Environmental News for a Healthier Planet and Life

Help Support EcoWatch

Climate Change Likely Drove Our Ancestors to Extinction, Study Finds

Climate Change Likely Drove Our Ancestors to Extinction, Study Finds
Could the climate crisis drive Homo sapiens to extinction? An artist's illustration shows a desolate landscape, perhaps after global warming has rendered much of Earth inhospital to humans. MARK GARLICK / SCIENCE PHOTO LIBRARY / Getty Images

Could the climate crisis drive Homo sapiens to extinction?

If history repeats itself, then maybe. In a study published in One Earth Thursday, scientists used a combination of the fossil record and climate modeling to determine that three early human species lost a significant chunk of their climate niche right before going extinct.

"It is worrisome to discover that our ancestors, which were no less impressive in terms of mental power as compared to any other species on Earth, could not resist climate change," lead author Pasquale Raia of Università di Napoli Federico II in Napoli, Italy said in a Cell Press press release published by Phys.org. "And we found that just when our own species is sawing the branch we're sitting on by causing climate change. I personally take this as a thunderous warning message. Climate change made Homo vulnerable and hapless in the past, and this may just be happening again."

The researchers looked at six early human species that had existed from the Pliocene to the Pleistocene epochs: Homo habilis, Homo ergaster, Homo erectus, Homo heidelbergensis, Homo neanderthalensis and Homo sapiens. They compared 2,754 archeological findings with a climate emulator that determines rainfall, temperature and other factors over the last five million years in order to determine the climate niche for each species and whether it changed over time.

A climate niche is the sweet spot of climate conditions that are best suited to a given species' survival, New Scientist explained.

For Homo erectus, Homo heidelbergensis and Homo neanderthalensis, their climate niche shrunk just before extinction. Homo erectus, for example, went extinct during the last glacial period, which was the coldest period that species had ever experienced, the study said.

"Our findings show that despite technological innovations including the use of fire and refined stone tools, the formation of complex social networks, and — in the case of Neanderthals — even the production of glued spear points, fitted clothes, and a good amount of cultural and genetic exchange with Homo sapiens, past Homo species could not survive intense climate change," Raia said in the press release. "They tried hard; they made for the warmest places in reach as the climate got cold, but at the end of the day, that wasn't enough."

The researchers do think that, for Neanderthals, direct competition with modern humans combined with climate changes to push the species to the brink.

Other researchers who were not involved in the study cautioned that the fossil record is spotty for all of the species studied besides Neanderthals, which might mean that the species had longer lifespans or different climate niches than revealed in the study.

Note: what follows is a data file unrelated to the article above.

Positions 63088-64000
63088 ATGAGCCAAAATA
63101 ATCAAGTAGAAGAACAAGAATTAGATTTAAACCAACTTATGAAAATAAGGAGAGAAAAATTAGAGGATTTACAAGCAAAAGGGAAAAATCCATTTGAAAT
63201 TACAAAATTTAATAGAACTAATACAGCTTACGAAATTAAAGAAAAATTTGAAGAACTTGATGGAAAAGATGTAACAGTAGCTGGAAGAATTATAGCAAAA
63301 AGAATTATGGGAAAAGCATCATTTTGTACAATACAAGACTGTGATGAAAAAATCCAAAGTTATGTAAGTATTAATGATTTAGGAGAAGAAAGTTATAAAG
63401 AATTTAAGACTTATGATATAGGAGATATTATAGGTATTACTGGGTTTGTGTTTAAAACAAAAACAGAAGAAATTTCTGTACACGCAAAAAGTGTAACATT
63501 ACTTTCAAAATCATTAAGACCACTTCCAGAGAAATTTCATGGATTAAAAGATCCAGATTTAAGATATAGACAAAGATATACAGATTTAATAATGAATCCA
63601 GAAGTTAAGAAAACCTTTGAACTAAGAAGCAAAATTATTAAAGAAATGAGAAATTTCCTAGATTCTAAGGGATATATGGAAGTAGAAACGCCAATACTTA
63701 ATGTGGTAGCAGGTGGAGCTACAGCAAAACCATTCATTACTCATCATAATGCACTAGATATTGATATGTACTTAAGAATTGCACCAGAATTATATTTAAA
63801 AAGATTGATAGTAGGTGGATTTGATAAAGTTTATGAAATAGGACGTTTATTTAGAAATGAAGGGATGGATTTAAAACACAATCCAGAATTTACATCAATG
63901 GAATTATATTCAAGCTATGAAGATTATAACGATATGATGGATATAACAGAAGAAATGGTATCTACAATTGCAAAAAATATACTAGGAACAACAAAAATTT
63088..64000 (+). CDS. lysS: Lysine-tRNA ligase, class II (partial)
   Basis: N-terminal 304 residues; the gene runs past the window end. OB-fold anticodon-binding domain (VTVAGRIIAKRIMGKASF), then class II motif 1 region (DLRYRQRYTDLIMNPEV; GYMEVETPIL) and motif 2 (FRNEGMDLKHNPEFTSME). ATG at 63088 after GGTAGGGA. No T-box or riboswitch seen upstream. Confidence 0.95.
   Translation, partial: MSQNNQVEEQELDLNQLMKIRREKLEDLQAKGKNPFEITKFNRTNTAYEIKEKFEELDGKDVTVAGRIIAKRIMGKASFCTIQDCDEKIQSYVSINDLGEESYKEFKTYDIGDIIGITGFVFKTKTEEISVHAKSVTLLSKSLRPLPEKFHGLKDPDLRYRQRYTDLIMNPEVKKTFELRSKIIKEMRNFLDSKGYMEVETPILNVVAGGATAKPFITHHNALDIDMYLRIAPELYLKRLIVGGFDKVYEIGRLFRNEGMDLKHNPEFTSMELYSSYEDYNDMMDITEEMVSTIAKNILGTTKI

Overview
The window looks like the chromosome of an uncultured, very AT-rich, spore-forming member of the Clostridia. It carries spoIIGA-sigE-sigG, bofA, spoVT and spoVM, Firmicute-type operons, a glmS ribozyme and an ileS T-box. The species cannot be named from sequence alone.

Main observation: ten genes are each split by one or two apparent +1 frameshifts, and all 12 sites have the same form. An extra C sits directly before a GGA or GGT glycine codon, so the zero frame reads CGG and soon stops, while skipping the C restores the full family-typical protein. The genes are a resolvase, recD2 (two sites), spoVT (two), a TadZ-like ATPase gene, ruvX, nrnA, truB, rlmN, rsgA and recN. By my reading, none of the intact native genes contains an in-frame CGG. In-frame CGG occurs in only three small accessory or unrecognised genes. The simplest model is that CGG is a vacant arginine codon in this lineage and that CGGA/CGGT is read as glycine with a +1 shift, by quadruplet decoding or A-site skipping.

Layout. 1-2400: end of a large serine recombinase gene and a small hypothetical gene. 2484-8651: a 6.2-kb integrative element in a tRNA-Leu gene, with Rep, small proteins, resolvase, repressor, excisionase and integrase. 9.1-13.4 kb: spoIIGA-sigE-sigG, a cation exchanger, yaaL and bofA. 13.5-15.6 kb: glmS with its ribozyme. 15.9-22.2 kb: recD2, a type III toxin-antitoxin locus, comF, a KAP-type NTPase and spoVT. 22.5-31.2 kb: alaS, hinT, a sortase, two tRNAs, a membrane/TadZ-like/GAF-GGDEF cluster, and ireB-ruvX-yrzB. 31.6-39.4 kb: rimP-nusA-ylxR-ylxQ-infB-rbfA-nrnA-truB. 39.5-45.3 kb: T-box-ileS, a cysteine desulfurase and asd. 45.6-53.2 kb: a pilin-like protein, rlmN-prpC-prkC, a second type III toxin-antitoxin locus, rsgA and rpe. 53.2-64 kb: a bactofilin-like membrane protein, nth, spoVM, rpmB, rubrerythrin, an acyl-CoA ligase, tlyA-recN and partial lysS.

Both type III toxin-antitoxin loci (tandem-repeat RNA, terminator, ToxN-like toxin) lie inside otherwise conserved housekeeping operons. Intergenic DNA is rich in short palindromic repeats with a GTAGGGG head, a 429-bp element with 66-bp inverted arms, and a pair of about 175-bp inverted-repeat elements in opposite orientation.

"Individuals belonging to these taxa lived at times, and in places, not sampled by the existing fossil record," Bernard Wood at George Washington University in Washington, DC told New Scientist.

The researchers did try to account for this somewhat by testing for two fossil records: a core fossil record including only remains known to belong to each species and an extended fossil record including unidentified remains that could have belonged to more than one species. They found that the climate niche shrunk before extinction for the three species in question no matter which record they used.

Rashtrapati Bhavan engulfed in smog, at Rajpath, on Oct. 12, 2020 in New Delhi, India. Biplov Bhuyan / Hindustan Times via Getty Images

An annual comprehensive report on air pollution showed that it was responsible for 6.67 million deaths worldwide, including the premature death of 500,000 babies, with the worst health outcomes occurring in the developing world, according to the State of Global Air, which was released Wednesday.

Read More Show Less

EcoWatch Daily Newsletter

New research finds that dust in buildings with older furniture is more likely to contain a suite of compounds that impact our health. Aleksandr Zubkov / Getty Images

By Hannah Seo

If you've been considering throwing out that old couch, now might be a good time. Dust in buildings with older furniture is more likely to contain a suite of compounds that impact our health, according to new research.

Read More Show Less


Poor eating habits, lack of exercise, genetics, and a bunch of other things are known to be behind excessive weight gain. But, did you know that how much sleep you get each night can also determine how much weight you gain or lose?

Read More Show Less
Marine scientists who study seagrasses have published a study describing how to reintroduce eelgrass into Virginia coastal bays. Flickr / CC by 2.0

By Robert J. Orth, Jonathan Lefcheck and Karen McGlathery

A century ago Virginia's coastal lagoons were a natural paradise. Fishing boats bobbed on the waves as geese flocked overhead. Beneath the surface, miles of seagrass gently swayed in the surf, making the seabed look like a vast underwater prairie.

Read More Show Less
Landmark legislation aims to address the ocean impacts of human-caused global heating and reform federal ocean management. ToryYu1989 / PxHere / CC0

By Jessica Corbett

Leaders of climate and conservation groups on Tuesday welcomed House Democrats' introduction of landmark legislation that aims to address the ocean impacts of human-caused global heating and reform federal ocean management—recognizing that, as Rep. Raúl M. Grijalva put it, "a healthy ocean is key to fighting the climate crisis."

Read More Show Less

Support Ecowatch